Monday, April 4, 2011

Northern District Certifies Product Defect/False Ad Action Against Acer America Corporation: Wolph v. Acer Am. Corp.

On March 25, 2011, Northern District Court Judge Jeffrey S. White granted plaintiff’s motion to certify a nationwide product defect/false advertising action against defendant Acer America Corporation in Wolph v. Acer Am. Corp., 2011 U.S. Dist. LEXIS 35003 (N.D. Cal. Mar. 25, 2011). Plaintiff’s action alleges that defendant marketed and sold certain notebook computers with insufficient memory to properly run Vista Premium, which came in the notebook computers pre-installed. See Wolph, 2011 U.S. Dist. LEXIS 35003, at 2. Plaintiff alleged claims under the CLRA, UCL, FAL and breach of express warranty.

The Court reasoned that plaintiff’s claims were appropriate for class adjudication because the core issue of the case – i.e. whether defendant’s computers lacked sufficient memory to run the Vista operating system – presented a common factual issue [See id., at 12-13] which would be typical for all purchasers. See id., at 21-22 (“the typicality of the claims at issue here arises from the question whether Acer sold notebook computers that were incapable of properly operating the Microsoft® Vista Premium operating system with which they were marketed, packaged and sold.”). Predominance was met because this issue, as well as related issues concerning defendant’s marketing, could be established based on common proof: 
Plaintiffs allege that the packaging for the notebooks misrepresented that the notebooks met the recommended system requirements for running Vista Premium and that the notebooks could effectively and adequately run with a Vista Premium operating system. (See FAC ¶ 160.) Plaintiffs contend that Acer made these misrepresentations on a label on the outside of the box, as well as a Windows Vista sticker on the notebook itself. (Mot. at 13; Pizzirusso Decl., Ex. 17 (filed under seal).) The statements made on the packaging and labels present common proof on the issues of materiality and falsity. Without deciding here the question whether any of these alleged misrepresentations were material, it is reasonable to infer that they were communicated to all class members because they were shown at the point of purchase. Brazil, 2010 WL 5387831 at *5. See Kwikset Corp. v. Superior Court, 51 Cal. 4th 310, 210 Cal. Rptr. 3d 741, 755 (2011) (recognizing materiality of label representations). Plaintiffs have identified other common sources of proof. Plaintiffs' experts have established mechanisms that purport to examine the existence of the alleged defect under out-of-the-box conditions to eliminate individualized user variables. (Alepin Decl. ¶¶ 52-69 (filed under seal).)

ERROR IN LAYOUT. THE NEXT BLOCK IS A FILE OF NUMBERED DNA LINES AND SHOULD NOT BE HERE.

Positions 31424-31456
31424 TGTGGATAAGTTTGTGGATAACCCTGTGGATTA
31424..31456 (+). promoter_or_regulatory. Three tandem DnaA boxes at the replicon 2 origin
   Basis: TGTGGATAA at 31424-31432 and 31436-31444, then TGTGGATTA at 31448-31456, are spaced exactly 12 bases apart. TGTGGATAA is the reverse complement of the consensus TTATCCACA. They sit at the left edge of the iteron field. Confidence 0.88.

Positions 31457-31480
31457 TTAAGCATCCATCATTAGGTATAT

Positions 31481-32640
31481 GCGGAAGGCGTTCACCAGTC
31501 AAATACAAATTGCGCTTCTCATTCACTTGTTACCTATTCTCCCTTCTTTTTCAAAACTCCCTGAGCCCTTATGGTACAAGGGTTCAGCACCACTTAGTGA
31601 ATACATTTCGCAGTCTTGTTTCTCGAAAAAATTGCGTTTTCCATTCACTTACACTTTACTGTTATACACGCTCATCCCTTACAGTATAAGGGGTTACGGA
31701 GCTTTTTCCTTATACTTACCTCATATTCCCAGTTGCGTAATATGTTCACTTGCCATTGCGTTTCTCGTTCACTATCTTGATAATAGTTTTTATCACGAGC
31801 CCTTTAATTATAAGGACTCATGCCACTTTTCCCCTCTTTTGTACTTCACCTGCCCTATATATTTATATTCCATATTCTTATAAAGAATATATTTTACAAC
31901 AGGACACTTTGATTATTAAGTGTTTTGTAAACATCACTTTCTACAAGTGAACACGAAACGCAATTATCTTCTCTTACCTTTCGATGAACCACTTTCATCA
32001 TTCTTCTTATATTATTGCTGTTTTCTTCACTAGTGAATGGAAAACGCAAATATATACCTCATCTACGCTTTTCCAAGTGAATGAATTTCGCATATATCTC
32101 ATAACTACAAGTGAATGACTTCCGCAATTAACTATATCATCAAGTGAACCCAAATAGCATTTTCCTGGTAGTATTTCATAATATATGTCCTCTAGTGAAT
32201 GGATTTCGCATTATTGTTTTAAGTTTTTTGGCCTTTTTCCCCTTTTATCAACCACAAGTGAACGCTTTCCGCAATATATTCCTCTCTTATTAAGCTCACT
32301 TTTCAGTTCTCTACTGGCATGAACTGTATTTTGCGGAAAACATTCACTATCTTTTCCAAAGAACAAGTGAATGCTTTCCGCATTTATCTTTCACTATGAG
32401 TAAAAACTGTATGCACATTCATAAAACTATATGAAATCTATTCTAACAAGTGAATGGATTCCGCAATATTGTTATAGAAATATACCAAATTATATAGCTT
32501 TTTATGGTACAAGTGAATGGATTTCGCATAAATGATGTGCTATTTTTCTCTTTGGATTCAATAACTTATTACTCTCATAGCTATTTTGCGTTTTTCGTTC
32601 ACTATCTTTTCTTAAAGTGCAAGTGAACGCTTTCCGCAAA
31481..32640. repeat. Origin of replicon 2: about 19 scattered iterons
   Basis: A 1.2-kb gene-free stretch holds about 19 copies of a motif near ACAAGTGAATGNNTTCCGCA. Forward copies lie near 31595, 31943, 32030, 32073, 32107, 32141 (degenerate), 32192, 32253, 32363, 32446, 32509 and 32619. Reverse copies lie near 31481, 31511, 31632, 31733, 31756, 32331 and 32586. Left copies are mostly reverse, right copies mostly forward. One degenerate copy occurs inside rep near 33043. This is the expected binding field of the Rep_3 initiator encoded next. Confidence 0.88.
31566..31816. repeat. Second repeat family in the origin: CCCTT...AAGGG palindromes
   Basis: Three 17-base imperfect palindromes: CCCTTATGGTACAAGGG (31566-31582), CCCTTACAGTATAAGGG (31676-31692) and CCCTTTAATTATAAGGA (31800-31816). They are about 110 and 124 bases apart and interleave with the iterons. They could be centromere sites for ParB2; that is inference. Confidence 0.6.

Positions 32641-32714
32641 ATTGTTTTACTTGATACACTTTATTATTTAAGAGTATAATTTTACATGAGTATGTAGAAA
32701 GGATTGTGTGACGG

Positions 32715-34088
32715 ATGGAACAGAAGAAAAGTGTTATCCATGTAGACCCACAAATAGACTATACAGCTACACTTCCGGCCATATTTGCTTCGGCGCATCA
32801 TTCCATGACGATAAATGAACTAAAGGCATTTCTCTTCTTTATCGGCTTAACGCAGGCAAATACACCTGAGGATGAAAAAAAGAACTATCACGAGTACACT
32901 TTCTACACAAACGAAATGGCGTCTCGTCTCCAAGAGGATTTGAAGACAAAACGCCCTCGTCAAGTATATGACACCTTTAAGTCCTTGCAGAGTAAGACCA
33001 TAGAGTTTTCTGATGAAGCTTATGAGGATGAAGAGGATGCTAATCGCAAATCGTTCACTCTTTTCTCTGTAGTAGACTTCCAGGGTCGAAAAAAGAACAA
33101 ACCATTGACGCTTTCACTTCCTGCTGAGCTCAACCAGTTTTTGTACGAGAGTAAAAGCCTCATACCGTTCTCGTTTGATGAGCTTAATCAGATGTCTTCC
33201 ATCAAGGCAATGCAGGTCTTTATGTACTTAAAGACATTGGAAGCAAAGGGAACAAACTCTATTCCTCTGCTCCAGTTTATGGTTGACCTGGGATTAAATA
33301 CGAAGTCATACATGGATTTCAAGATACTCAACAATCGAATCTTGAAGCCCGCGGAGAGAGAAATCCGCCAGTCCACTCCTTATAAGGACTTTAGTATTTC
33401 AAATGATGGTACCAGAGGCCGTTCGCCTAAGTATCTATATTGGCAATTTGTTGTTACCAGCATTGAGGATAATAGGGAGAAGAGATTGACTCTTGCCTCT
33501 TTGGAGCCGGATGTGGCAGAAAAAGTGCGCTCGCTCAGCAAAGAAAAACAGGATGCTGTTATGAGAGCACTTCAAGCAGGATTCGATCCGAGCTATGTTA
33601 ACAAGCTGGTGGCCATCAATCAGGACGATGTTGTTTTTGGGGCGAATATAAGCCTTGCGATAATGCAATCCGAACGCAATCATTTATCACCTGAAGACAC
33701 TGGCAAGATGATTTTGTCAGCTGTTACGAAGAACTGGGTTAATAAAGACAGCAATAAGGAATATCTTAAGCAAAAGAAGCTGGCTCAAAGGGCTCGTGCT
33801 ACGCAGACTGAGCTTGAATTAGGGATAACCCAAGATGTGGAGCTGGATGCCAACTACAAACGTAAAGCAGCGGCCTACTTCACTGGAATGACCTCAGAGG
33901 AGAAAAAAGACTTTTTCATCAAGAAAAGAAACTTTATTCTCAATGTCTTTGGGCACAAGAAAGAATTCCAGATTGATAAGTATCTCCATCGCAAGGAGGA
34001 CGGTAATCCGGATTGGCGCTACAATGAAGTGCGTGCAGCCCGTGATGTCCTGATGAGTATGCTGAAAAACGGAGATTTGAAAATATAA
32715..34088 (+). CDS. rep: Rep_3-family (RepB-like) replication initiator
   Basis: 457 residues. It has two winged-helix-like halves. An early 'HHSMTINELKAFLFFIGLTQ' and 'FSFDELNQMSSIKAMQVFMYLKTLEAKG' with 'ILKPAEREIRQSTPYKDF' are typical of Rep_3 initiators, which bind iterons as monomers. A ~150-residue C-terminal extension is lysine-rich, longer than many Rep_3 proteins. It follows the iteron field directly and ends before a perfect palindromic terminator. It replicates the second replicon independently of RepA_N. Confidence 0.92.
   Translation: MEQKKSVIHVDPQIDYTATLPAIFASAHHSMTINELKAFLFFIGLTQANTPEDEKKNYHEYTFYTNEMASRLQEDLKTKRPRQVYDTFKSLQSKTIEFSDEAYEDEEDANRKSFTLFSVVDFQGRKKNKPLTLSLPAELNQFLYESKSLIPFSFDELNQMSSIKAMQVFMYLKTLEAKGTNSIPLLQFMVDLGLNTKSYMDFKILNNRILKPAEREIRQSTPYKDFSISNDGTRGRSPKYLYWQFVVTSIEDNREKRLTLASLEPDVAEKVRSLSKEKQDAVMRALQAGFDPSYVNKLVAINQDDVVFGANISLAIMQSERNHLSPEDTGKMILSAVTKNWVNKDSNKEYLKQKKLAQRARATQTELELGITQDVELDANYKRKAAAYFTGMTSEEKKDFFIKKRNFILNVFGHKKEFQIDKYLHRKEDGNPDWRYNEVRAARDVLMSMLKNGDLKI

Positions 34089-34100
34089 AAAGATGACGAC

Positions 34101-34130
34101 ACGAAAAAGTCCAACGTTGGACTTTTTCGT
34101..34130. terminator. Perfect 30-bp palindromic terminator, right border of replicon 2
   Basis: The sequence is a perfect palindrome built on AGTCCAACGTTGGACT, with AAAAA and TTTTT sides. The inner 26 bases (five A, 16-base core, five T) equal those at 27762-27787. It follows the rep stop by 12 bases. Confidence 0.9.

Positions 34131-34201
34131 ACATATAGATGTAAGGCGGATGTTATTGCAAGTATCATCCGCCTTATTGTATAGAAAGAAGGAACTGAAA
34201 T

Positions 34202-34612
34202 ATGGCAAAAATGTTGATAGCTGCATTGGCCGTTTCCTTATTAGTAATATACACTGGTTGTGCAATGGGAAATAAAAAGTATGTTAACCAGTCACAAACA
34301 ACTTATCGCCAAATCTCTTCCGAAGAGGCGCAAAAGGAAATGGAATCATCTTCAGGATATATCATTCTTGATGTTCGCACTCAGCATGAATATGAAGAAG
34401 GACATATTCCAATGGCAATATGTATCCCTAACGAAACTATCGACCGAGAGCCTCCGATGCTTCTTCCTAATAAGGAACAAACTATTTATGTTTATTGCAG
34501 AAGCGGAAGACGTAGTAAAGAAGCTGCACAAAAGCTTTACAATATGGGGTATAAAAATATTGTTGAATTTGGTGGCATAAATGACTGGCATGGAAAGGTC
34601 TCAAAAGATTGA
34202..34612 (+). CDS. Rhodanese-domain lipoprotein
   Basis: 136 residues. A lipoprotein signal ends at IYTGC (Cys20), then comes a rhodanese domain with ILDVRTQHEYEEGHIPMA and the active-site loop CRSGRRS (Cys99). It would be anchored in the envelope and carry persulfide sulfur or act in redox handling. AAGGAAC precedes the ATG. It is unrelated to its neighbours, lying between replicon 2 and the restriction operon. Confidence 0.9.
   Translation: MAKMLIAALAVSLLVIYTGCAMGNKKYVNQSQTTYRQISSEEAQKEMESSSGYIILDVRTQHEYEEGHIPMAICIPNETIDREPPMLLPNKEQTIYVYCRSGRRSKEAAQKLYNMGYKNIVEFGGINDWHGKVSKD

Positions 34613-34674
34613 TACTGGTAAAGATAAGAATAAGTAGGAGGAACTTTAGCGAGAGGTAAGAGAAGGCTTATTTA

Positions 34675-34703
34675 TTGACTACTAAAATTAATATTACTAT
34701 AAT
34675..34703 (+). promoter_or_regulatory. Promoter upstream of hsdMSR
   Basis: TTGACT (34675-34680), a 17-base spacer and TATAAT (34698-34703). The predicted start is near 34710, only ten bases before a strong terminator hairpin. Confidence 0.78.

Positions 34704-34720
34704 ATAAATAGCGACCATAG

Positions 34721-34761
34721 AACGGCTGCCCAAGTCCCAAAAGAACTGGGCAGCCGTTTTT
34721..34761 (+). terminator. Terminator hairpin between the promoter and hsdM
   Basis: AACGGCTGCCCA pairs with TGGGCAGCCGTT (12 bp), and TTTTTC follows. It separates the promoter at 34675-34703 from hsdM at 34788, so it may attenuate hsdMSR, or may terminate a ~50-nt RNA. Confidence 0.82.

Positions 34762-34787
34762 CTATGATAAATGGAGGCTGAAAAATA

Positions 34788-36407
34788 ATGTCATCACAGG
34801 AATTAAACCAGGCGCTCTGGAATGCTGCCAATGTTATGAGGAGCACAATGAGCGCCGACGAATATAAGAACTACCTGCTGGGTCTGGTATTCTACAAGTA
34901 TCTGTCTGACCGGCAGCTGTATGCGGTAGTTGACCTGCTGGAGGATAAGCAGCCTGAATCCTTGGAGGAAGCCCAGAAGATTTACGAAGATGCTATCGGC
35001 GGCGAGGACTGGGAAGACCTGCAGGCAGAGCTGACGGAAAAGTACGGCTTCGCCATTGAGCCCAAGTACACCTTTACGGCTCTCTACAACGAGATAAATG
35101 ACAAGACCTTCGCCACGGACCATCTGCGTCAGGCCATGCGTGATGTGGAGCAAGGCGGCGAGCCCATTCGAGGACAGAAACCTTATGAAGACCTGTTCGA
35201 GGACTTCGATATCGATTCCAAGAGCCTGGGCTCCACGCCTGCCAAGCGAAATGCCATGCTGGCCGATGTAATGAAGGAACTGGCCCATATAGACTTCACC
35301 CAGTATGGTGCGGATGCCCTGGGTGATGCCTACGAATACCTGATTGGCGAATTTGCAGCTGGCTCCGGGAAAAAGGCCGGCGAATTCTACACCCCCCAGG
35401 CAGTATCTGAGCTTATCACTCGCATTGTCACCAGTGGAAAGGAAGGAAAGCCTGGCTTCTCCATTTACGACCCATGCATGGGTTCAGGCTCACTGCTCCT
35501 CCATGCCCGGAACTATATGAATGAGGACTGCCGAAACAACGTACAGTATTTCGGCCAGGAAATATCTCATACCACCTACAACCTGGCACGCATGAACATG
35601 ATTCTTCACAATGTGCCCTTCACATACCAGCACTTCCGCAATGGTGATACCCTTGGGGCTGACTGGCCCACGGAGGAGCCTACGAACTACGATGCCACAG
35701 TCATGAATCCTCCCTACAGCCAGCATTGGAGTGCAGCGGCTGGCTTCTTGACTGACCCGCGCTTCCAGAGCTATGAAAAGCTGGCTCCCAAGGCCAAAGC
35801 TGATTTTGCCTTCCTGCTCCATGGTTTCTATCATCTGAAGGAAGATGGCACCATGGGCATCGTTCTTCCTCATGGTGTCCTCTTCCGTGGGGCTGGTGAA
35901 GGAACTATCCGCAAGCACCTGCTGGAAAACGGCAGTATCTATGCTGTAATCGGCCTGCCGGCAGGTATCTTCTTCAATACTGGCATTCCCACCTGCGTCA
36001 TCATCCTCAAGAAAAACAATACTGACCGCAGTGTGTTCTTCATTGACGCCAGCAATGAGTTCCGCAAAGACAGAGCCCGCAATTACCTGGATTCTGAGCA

Plaintiffs also rely on Acer's benchmarking results, retailer return rates, consumer return surveys, customer inquiry databases and third party recommendations regarding Vista. (Pizzirusso Decl., Exs. 10-16 (filed under seal).) The Court concludes that Plaintiffs have presented a plausible class-wide method of proof. Thus, Plaintiffs have met their burden to show that common questions predominate.
See Wolph, 2011 U.S. Dist. LEXIS 35003, at 27-28.

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